Then what happened? Let’s just say that judgment was swift. Verse 5: “When Ananias heard these words, he fell down and breathed his last. And great fear came upon all who heard it.”
But we’re not done. There’s more.
Luke wrote in verse 7: “After an interval of about three hours his wife came in, not knowing what happened.”
Now if you think about it, this was her big chance. Would she honor God or honor her husband? Would she hold on to the lie or would she tell the truth?
Verse 8: “Peter said, ‘Tell me whether you sold the land for so much.’ And she said, ‘Yes, for so much.’”
Then what? The Bible says, “Immediately she fell down at his feet and breathed her last…And great fear came upon the whole church and upon all who heard of these things” (Acts 5:10-11).
Like I said, this is a pretty hard text. In the midst of great power and grace and growth, we’ve got a dead husband and wife!
Now here’s a question--were they struck dead simply because they lied? I’d say no, they weren’t. If that were the case, there’s quite a lot of others who should have died too.
Think about it--Abraham lied twice when he said Sarah was his sister. Jacob lied when he tricked his father Isaac. Rahab lied about the men she hid who came to spy out Jericho. And the apostle Peter lied three times when he said he didn’t even know who Jesus was!
So why did God deal so harshly with Ananias and Sapphira?
Because if He had permitted them to continue in their charade, it would have destroyed the witness of the early church. That’s why He acted so quickly and so decisively.
And that’s why, just a few verses later, the Bible says, “And more than ever believers were added to the Lord, multitudes(!) of both men and women” (Acts 5:14).
So what’s the lesson we should learn? Simply this--the first century Christian church was not a perfect community and neither are we. In fact, there’s never been a time when God’s people were perfect.
So the question isn’t, “Why did they die?” Instead, it’s “Why are we still alive?”
The answer? Grace. Grace that took us as we are and made us as we ought to be.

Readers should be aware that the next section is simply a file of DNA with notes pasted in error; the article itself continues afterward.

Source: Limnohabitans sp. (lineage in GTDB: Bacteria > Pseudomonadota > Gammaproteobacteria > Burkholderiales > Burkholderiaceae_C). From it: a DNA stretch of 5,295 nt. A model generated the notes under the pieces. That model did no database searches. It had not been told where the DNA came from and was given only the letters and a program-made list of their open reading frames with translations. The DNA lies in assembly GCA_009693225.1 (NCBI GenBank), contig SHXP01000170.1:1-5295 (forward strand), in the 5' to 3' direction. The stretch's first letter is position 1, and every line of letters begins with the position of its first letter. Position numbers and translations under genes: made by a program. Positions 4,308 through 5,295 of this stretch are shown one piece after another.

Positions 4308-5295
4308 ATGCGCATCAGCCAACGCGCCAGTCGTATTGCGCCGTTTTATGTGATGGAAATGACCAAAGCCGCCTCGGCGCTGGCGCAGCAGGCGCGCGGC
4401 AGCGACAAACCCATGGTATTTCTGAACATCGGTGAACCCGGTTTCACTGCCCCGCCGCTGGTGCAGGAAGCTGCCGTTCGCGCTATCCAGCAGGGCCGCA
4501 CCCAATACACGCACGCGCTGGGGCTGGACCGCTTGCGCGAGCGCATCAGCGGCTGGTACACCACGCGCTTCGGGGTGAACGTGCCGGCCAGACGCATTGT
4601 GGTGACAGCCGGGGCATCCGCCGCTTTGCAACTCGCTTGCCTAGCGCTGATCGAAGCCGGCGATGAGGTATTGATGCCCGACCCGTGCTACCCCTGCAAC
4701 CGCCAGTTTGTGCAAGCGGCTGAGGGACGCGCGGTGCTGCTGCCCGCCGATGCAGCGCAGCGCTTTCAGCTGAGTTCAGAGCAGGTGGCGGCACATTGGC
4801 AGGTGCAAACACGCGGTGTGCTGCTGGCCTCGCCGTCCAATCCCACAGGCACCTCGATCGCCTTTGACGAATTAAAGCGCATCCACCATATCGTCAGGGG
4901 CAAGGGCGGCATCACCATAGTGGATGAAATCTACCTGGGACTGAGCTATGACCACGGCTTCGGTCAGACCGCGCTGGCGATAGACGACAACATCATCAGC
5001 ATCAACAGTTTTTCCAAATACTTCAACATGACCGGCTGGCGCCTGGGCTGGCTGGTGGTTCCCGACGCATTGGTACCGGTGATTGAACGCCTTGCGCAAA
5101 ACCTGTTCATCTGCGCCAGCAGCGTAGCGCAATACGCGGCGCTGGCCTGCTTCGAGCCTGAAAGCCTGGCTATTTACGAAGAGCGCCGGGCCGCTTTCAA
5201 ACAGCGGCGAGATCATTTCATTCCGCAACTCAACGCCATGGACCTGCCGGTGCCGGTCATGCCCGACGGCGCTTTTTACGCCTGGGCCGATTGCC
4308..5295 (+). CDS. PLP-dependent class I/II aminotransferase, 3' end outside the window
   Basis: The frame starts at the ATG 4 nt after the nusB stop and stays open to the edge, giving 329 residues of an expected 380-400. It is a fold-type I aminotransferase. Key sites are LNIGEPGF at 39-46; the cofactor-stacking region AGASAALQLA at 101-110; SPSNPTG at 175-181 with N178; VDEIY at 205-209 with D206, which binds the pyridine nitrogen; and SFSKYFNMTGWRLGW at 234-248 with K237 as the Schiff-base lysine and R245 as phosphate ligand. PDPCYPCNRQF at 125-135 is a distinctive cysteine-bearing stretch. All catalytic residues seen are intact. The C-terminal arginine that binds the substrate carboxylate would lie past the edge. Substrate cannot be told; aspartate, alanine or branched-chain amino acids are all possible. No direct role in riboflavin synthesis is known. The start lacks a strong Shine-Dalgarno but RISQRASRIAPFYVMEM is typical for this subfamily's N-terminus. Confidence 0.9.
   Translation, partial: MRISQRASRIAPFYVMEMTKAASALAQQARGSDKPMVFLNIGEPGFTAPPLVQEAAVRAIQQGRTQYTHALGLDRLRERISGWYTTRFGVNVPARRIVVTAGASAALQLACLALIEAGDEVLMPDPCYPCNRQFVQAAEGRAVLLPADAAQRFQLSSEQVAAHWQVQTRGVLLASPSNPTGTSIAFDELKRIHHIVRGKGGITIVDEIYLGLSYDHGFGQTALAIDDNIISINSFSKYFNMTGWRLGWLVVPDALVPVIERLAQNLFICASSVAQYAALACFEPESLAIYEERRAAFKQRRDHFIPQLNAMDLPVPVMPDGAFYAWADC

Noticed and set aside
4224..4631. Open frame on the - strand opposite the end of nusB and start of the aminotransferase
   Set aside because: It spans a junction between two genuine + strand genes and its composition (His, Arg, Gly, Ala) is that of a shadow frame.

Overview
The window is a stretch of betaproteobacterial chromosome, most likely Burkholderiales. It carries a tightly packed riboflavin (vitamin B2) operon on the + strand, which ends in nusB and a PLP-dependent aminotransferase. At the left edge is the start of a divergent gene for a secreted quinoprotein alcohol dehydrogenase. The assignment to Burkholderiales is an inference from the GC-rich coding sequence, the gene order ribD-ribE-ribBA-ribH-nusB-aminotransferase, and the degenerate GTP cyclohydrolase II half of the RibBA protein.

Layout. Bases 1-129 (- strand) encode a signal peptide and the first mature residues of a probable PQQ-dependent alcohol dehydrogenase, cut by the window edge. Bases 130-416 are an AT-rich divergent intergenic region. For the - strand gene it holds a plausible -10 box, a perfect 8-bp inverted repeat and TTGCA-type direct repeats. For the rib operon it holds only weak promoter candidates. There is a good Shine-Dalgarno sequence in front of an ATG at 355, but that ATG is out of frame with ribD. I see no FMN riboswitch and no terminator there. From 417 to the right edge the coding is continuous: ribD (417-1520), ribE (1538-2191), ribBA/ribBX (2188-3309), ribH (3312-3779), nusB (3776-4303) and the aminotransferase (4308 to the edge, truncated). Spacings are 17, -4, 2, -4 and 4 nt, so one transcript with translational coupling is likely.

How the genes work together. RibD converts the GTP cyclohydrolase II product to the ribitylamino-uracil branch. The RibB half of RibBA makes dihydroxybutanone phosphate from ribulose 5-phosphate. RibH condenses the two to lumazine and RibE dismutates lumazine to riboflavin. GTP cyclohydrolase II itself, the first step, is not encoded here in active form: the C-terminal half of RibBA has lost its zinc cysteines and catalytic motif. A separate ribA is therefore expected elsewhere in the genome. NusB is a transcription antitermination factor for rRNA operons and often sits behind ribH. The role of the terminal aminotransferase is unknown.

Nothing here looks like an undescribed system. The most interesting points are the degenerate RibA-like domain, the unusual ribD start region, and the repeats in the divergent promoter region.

In the words of Psalm 103: “He has not punished us according to our sins, nor does He deal harshly with us, as we deserve” (Psalm 103:10).
So this story about Ananias and Sapphira is a story about judgment. That’s perfectly clear. But it’s also a story about the power, the grace and the glory of our God.
As you most likely know, the Statue of Liberty that stands in New York Harbor on Liberty Island was once a gift from the people of France. After it was designed by Frederic Bartholdi and built by Gustave Eiffel, it was dedicated in October of 1886.
In her left hand, Lady Liberty holds a tablet that’s inscribed with the Roman numerals, July 4, 1776. In her right hand, there’s a torch raised high in the sky, and a broken shackle and chain lie crushed at her feet.
And if you’d look at the rest of the statue, you’d see that the sculptor not only devoted a great deal of time to her face and arms, he also did a painstaking job on her hair.
Why is that strange? Because when it was built, the only ones that would have seen the top of her head were seagulls! Wilbur and Orville Wright wouldn’t even fly for another seventeen years!
In our Christian lives, there are things that we do too that only God knows. But God knows. So be genuine. Be the people Christ has called you to be.
We thank You, dear Father, that You have taken us by Your grace and made us Your own. Help us to follow in the footsteps of our Lord Jesus Christ, as we seek to faithfully follow You, for His sake. Amen